Here’s a smattering of my pages from the past couple of months:
There is no doubt about it, creating my Salvage Collage mixed media pieces are time-consuming and messy work. First is the collecting of vintage books (worthy of a separate post), then the dismantling of the books (another separate post). When all of the collecting and ripping apart has been done, it is time to slog through the piles, looking for just the right scraps to create something new. All of the pieces I use in my collages are from discarded books that have been ripped apart and disassembled – from the linen covers, to the gluey spines, to the book boards themselves.
Eventually it is time to stop sorting and auditioning and actually glue the pieces into place.
Meanwhile, I’m off to the YMCA annual book sale because today is the final day and all books are $5 a box!
I decided to shake things up a bit when I hung my 2019 calendar, thinking I would paint a quick abstract each day in my visual journal. Who knows how long I will maintain this practice, but so far, so good, and today is January 25th.
I’ve learned a couple of things along the way. First, it is fun to paint quickly, loose, and free, for no reason other than the joy of painting. And second, as a result of painting quick, loose, and free, I have several ideas for bigger paintings!
No need to share every daily painting, but here’s a random selection.
My journal is 9×9 inches, mixed media paper, and spiral bound so it lays flat when it is open. I’ve been using Golden acrylics, a black Stabilo pencil, sharp pointy objects for scritching and scratching, Stabilo Woody 3 in 1 Stabilo pencils, a paintbrush, occasional stamps and stencils, a No.2 pencil, and a palette knife.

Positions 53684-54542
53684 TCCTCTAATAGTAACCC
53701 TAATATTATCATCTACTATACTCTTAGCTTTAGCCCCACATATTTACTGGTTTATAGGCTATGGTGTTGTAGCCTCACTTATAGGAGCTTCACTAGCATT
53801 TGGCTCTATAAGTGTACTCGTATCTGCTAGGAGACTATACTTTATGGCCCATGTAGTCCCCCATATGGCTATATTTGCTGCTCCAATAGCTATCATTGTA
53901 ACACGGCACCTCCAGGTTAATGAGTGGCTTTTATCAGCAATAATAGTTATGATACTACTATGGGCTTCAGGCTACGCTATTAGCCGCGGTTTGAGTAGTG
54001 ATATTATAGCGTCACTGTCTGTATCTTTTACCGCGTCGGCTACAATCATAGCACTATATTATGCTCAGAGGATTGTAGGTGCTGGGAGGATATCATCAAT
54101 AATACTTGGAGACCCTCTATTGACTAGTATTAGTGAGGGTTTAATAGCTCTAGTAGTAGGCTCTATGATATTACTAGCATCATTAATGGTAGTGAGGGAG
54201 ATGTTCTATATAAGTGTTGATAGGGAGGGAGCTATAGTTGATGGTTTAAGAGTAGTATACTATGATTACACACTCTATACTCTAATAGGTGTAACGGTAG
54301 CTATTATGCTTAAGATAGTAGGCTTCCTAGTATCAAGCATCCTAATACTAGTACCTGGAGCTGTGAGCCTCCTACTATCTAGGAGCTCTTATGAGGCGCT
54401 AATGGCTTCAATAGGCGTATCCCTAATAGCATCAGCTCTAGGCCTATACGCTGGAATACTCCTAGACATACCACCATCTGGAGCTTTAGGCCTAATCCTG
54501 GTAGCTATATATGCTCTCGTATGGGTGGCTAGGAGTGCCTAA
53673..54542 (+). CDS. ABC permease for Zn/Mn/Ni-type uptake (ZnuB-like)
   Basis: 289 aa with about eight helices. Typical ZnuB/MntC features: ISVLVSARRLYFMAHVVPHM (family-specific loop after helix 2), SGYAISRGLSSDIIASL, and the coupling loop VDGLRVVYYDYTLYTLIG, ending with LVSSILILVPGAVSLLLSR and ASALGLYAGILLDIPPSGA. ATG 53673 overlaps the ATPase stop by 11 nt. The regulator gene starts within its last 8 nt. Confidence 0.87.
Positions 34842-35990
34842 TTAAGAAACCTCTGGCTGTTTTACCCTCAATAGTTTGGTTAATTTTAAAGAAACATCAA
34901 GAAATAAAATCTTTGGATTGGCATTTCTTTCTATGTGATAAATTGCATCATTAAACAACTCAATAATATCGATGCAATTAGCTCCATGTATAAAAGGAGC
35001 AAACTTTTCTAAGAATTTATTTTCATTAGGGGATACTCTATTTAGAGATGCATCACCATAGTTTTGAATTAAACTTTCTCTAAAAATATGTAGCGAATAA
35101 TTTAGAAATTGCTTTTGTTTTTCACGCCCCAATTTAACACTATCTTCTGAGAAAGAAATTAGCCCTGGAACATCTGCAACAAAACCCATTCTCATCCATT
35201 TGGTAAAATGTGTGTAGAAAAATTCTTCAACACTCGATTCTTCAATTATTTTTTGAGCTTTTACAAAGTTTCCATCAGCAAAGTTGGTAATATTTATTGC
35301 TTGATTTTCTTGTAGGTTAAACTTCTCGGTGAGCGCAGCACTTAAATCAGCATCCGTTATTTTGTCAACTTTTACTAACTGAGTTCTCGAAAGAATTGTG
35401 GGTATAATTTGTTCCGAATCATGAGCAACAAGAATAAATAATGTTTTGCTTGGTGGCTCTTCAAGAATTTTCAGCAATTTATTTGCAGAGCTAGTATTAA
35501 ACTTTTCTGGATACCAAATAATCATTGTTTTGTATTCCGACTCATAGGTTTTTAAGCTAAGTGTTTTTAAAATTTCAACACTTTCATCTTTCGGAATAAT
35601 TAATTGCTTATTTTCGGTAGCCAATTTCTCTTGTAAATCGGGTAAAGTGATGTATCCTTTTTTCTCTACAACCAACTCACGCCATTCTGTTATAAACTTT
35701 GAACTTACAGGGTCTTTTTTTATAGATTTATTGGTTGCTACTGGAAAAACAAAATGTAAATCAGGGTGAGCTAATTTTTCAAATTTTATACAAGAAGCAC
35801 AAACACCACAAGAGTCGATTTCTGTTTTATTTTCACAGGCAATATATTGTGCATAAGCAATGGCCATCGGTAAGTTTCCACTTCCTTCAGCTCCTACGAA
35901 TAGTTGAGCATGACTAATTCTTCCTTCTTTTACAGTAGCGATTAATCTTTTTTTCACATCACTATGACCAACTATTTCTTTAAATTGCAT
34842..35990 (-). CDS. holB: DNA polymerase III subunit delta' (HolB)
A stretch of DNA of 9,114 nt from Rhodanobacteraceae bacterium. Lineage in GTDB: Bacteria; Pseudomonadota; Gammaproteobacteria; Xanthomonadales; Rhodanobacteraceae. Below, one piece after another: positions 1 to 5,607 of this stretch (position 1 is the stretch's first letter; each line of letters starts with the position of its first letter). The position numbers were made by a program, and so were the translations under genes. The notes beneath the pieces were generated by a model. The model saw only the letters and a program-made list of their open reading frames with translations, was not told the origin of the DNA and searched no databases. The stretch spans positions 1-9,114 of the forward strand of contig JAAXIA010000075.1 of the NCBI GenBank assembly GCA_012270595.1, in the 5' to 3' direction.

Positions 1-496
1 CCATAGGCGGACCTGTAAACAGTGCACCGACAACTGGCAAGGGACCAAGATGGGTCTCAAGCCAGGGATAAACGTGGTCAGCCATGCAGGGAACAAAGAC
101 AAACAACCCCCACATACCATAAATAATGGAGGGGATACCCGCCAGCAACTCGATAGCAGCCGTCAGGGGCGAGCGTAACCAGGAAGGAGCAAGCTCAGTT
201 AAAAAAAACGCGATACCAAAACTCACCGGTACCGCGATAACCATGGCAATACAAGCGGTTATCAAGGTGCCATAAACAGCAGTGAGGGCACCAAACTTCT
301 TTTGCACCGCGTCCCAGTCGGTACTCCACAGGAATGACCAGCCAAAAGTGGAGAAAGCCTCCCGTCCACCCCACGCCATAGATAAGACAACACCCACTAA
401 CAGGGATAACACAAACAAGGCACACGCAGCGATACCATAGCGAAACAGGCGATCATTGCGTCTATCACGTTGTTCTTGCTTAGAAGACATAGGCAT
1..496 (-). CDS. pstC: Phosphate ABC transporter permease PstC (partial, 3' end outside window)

I am excited to announce that I will be having a Salvage Collage mixed media art exhibit at Guardino Gallery in August of 2019. I have already started working on a series of collages for the show, but somewhere along the way I became obsessed with grids. And circles. And circle grids. I have purchased circle punches ranging from teeny tiny to jumbo sized. All of my Salvage Collage pieces for this show are created from deconstructed, decaying, vintage, falling apart books. Here’s a peek at a recent piece I worked on in my studio last week. This one is being created using book scraps and the completed collage will be mounted onto a book cover. (You can see some circles have crept into this piece……)
My fascination with grids goes back a number of years, so when I started cutting out little blocks of color from discarded and deconstructed books, it wasn’t surprising that I started to create grids.
After cutting out a variety of squares, I started experimenting with adding shapes for more visual interest. Both of these pieces are still in the auditioning stage, but once I start gluing, I will fine tune the final composition.
It was a short leap from squares to circles and that is when my obsession kicked into high gear.
And so it goes. Ripping, tearing, punching, repeat. Periodic updates on my project can be found on my Instagram page: DaynaLovesArt.